I decided to swim. With my rain gear and headlamp on, I headed out into the darkness of the trail just after 6 am. Amazingly enough, my hike wasn’t as frightful as I imagined it would be. Truth be told, a million thoughts scampered through my mind, “Would I run into that bear I saw on the western end of Rattlesnake Mountain? Worse yet, what if I ran into a cougar? If I badly injured myself, how long would it be before someone found me?” I think, however, these legitimate concerns safely guided me forward this morning. I was more alert to every sound and movement than during any previous hike, and I found myself making conscientious decisions with each step I took up the mountainside. Since it was dark, I cautiously blazed up the trail as there was really nothing to photograph until first light.

I arrived at the rocky bluffs of Rattlesnake Ledge just after 7 am. With sunrise expected for 7:22 am today, I had enough time to make myself comfortable and enjoy a wholesome breakfast of homemade granola and juicy blackberries over Greek yogurt. And, of course, I had with me a thermos of freshly brewed Kona coffee. As I was peacefully savoring my breakfast, a pair of hikers appeared behind me. They had the same expectations of having the trail all to themselves this morning, which they did once they headed down the lower cliffs to enjoy their breakfast high in this cannabis-legal state of Washington.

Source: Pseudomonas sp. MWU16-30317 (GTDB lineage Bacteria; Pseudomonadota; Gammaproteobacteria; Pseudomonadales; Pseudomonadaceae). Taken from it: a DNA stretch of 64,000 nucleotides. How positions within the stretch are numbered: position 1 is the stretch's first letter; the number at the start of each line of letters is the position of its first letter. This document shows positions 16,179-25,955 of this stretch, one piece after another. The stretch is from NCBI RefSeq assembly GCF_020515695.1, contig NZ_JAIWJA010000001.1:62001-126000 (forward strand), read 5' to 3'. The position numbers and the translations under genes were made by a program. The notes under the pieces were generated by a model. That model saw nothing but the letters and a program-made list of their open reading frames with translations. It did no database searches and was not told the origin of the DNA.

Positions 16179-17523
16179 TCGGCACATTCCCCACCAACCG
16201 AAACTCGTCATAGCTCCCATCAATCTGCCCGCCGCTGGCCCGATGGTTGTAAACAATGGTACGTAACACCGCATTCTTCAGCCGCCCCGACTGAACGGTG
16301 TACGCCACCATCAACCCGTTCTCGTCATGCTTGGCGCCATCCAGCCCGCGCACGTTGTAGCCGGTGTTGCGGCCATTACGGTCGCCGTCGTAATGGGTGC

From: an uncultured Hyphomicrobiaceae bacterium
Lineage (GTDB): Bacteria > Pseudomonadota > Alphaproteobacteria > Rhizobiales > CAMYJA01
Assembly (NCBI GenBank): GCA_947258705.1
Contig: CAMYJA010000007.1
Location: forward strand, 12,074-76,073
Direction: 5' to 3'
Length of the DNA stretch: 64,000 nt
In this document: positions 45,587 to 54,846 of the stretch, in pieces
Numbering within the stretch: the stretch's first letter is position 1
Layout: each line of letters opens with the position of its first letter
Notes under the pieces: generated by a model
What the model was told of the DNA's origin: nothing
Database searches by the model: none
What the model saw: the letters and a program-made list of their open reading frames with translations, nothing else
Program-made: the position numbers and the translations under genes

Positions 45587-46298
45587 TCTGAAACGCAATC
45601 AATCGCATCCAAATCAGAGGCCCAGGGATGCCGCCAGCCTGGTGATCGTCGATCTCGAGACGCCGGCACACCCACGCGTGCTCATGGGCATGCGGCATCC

As I sat and waited for the sun to appear, the morning lightness slowly illuminated the familiar peaks before me. I could see a clear line across the mountains delineating light and dark, where the snow uncloaked the trees from their winter respite. The air was eerily calm atop this normally blustery Ledge. Rattlesnake Lake lay undisturbed below me, as did Chester Morse Lake in the distance. Beyond the near peak of Mt. Washington and its sister summits, the soft clouds seemed to blissfully waft throughout the horizon. Within moments, striking hues of cantaloupe, raspberry, peach and plum lit the dim sky. Breathtaking.